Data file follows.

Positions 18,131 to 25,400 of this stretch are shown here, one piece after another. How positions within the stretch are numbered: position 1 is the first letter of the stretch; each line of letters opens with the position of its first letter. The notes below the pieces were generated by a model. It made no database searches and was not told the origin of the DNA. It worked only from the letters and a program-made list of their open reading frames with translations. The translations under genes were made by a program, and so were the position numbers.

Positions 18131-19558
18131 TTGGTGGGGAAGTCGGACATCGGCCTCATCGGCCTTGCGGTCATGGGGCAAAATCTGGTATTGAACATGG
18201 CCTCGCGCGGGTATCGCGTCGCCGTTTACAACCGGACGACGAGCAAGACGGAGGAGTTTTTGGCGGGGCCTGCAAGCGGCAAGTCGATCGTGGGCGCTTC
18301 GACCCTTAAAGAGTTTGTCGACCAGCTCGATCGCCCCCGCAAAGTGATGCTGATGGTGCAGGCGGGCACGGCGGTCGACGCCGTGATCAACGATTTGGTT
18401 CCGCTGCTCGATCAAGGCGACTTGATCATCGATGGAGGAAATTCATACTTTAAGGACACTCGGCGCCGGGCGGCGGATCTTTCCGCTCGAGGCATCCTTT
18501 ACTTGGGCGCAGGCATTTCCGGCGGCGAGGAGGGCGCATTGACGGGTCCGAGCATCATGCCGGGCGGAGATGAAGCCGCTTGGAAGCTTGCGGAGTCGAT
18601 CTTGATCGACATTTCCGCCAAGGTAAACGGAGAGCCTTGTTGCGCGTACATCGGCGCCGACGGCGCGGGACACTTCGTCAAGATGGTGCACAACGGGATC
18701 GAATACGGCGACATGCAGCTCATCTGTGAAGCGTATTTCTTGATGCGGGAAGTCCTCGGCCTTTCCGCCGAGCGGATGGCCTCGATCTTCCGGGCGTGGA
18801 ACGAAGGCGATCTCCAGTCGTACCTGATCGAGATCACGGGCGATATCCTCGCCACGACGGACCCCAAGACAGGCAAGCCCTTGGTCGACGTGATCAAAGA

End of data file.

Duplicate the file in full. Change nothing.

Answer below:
Positions 18,131 to 25,400 of this stretch are shown here, one piece after another. How positions within the stretch are numbered: position 1 is the first letter of the stretch; each line of letters opens with the position of its first letter. The notes below the pieces were generated by a model. It made no database searches and was not told the origin of the DNA. It worked only from the letters and a program-made list of their open reading frames with translations. The translations under genes were made by a program, and so were the position numbers.

Positions 18131-19558
18131 TTGGTGGGGAAGTCGGACATCGGCCTCATCGGCCTTGCGGTCATGGGGCAAAATCTGGTATTGAACATGG
18201 CCTCGCGCGGGTATCGCGTCGCCGTTTACAACCGGACGACGAGCAAGACGGAGGAGTTTTTGGCGGGGCCTGCAAGCGGCAAGTCGATCGTGGGCGCTTC
18301 GACCCTTAAAGAGTTTGTCGACCAGCTCGATCGCCCCCGCAAAGTGATGCTGATGGTGCAGGCGGGCACGGCGGTCGACGCCGTGATCAACGATTTGGTT
18401 CCGCTGCTCGATCAAGGCGACTTGATCATCGATGGAGGAAATTCATACTTTAAGGACACTCGGCGCCGGGCGGCGGATCTTTCCGCTCGAGGCATCCTTT
18501 ACTTGGGCGCAGGCATTTCCGGCGGCGAGGAGGGCGCATTGACGGGTCCGAGCATCATGCCGGGCGGAGATGAAGCCGCTTGGAAGCTTGCGGAGTCGAT
18601 CTTGATCGACATTTCCGCCAAGGTAAACGGAGAGCCTTGTTGCGCGTACATCGGCGCCGACGGCGCGGGACACTTCGTCAAGATGGTGCACAACGGGATC
18701 GAATACGGCGACATGCAGCTCATCTGTGAAGCGTATTTCTTGATGCGGGAAGTCCTCGGCCTTTCCGCCGAGCGGATGGCCTCGATCTTCCGGGCGTGGA
18801 ACGAAGGCGATCTCCAGTCGTACCTGATCGAGATCACGGGCGATATCCTCGCCACGACGGACCCCAAGACAGGCAAGCCCTTGGTCGACGTGATCAAAGA